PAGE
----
Joe Utichi contributes to Deadline’s UK coverage.
UPDATE, 4:09 PM: The UK government today announced a fresh sweep of press regulation reforms, brought about as a result of the News Of The World phone-hacking brouhaha. But key newspaper groups, including Rupert Murdoch’s News International, have refused to endorse the government’s proposals. A late-night round of cross-party negotiations prevented a potentially embarrassing rebellion from within David Cameron’s own party as the two proposals were brought to consensus. The final reforms will see British papers regulated by a watchdog run completely independently of the media. Fines of up to £1M — thought to be the toughest in the world — would be handed down to the worst offenders. And the only legal statute relates to the right of ministers to change the rules in future, designed to prevent any possible corruptions to freedom of speech.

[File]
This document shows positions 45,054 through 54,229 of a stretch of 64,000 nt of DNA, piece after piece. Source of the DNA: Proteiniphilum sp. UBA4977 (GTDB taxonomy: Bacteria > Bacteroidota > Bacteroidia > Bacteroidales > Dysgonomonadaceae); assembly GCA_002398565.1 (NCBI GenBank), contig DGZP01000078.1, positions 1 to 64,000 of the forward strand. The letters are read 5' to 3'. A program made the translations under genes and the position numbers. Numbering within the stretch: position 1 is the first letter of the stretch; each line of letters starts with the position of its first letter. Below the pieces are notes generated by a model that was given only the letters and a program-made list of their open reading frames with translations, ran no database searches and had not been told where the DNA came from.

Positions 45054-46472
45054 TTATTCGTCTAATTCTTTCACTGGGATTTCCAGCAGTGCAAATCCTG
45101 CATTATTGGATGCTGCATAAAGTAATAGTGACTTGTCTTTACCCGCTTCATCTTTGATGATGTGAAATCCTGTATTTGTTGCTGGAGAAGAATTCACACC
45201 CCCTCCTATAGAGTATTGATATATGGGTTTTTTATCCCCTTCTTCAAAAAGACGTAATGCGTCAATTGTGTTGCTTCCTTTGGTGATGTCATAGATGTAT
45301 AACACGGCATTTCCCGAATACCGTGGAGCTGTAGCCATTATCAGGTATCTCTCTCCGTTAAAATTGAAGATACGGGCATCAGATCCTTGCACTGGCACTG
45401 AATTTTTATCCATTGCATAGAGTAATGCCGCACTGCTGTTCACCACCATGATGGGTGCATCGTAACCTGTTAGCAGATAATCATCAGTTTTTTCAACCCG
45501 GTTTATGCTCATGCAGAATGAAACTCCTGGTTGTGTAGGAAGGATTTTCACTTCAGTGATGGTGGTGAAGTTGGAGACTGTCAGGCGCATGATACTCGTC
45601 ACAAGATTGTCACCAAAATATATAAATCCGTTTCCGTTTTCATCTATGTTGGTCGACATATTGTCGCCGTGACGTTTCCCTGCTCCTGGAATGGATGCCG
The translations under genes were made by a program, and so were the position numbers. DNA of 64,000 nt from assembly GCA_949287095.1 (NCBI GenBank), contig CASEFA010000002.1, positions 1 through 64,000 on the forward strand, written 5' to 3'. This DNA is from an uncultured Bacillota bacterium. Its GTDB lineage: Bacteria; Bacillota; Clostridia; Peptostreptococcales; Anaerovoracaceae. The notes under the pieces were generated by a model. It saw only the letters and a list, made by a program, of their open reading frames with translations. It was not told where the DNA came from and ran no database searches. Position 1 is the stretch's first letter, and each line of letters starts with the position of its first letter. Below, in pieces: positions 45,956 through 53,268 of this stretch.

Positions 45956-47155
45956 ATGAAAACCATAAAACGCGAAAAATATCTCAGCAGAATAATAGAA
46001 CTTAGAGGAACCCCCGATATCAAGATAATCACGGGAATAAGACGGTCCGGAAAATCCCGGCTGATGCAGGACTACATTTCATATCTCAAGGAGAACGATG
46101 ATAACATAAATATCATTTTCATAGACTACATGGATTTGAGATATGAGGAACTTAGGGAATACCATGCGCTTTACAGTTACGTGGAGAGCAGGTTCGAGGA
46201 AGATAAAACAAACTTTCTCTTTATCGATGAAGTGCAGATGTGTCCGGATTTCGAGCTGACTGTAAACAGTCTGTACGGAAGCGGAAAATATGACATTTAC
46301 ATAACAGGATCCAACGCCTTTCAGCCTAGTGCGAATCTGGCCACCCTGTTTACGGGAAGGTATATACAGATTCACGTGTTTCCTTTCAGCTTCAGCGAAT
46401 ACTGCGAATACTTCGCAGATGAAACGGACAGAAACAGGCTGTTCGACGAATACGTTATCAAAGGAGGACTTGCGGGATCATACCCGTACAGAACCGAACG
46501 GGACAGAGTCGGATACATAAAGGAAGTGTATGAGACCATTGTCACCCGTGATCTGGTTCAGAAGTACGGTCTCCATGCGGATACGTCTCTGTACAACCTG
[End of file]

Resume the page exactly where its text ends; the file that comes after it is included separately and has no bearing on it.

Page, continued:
In a group statement signed by News International, along with Daily Mail publishers Associated Newspapers, the Telegraph media group and Richard Desmond’s Northern & Shell, newspaper proprietors say the proposals feature “several deeply contentious issues which have not yet been resolved with the industry”. As one senior exec told the Guardian, “This is a political deal between the three parties and Hacked Off,” referring to the campaign group fronted by Hugh Grant. “It is not a deal with the newspapers.” (more…)